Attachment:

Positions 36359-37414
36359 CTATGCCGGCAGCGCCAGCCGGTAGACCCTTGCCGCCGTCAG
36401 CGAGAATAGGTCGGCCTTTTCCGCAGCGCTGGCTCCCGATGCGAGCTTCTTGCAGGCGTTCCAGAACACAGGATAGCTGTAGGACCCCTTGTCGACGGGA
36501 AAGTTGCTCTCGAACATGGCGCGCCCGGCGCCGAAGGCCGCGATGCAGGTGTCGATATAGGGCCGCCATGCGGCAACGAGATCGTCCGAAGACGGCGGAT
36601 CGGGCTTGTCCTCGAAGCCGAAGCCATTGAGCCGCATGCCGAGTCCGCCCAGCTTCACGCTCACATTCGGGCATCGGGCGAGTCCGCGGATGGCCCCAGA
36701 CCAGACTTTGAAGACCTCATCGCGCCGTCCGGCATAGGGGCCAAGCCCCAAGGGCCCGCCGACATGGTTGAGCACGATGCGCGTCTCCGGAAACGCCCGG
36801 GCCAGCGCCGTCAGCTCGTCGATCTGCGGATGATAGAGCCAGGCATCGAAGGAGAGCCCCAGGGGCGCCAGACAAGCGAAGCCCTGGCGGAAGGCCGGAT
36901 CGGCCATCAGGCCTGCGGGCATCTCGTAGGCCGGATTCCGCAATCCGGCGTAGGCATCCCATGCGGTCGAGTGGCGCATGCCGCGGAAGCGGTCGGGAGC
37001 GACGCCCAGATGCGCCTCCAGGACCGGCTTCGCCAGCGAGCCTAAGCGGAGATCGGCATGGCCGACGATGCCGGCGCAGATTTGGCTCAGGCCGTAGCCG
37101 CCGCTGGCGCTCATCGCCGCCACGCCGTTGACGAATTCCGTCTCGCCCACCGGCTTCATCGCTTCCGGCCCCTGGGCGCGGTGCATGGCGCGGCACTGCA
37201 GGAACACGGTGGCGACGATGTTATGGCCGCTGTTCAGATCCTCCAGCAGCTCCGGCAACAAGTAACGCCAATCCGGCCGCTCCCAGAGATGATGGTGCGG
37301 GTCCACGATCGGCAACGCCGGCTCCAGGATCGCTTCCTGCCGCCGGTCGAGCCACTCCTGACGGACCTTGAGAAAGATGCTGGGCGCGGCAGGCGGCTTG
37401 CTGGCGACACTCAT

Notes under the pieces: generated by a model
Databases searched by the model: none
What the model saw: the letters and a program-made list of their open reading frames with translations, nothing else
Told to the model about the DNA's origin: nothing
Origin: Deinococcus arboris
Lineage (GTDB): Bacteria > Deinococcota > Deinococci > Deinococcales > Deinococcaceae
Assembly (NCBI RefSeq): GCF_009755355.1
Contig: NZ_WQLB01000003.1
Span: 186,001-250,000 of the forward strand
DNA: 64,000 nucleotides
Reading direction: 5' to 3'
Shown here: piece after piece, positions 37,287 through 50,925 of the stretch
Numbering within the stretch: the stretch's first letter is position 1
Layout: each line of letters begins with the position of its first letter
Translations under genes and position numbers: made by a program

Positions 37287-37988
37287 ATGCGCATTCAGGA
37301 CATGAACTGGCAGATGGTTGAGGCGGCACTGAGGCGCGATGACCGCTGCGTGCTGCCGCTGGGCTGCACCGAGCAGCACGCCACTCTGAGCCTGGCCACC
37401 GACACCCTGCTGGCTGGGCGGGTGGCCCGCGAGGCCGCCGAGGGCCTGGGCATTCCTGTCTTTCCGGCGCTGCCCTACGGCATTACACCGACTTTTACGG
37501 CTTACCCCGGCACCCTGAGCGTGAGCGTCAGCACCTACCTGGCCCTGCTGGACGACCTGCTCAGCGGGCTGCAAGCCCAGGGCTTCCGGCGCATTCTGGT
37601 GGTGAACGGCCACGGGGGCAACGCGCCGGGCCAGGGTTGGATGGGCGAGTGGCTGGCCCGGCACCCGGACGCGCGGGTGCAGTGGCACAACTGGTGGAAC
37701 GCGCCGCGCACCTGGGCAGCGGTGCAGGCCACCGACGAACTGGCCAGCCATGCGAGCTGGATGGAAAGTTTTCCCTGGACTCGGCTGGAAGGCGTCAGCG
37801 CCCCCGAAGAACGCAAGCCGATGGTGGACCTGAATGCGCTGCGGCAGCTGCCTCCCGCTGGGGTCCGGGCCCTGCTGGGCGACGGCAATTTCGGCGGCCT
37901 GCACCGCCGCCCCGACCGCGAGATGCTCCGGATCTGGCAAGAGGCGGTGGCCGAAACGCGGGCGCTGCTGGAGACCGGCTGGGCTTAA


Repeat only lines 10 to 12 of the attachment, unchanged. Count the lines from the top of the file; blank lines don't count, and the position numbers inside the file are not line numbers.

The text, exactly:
37101 CCGCTGGCGCTCATCGCCGCCACGCCGTTGACGAATTCCGTCTCGCCCACCGGCTTCATCGCTTCCGGCCCCTGGGCGCGGTGCATGGCGCGGCACTGCA
37201 GGAACACGGTGGCGACGATGTTATGGCCGCTGTTCAGATCCTCCAGCAGCTCCGGCAACAAGTAACGCCAATCCGGCCGCTCCCAGAGATGATGGTGCGG
37301 GTCCACGATCGGCAACGCCGGCTCCAGGATCGCTTCCTGCCGCCGGTCGAGCCACTCCTGACGGACCTTGAGAAAGATGCTGGGCGCGGCAGGCGGCTTG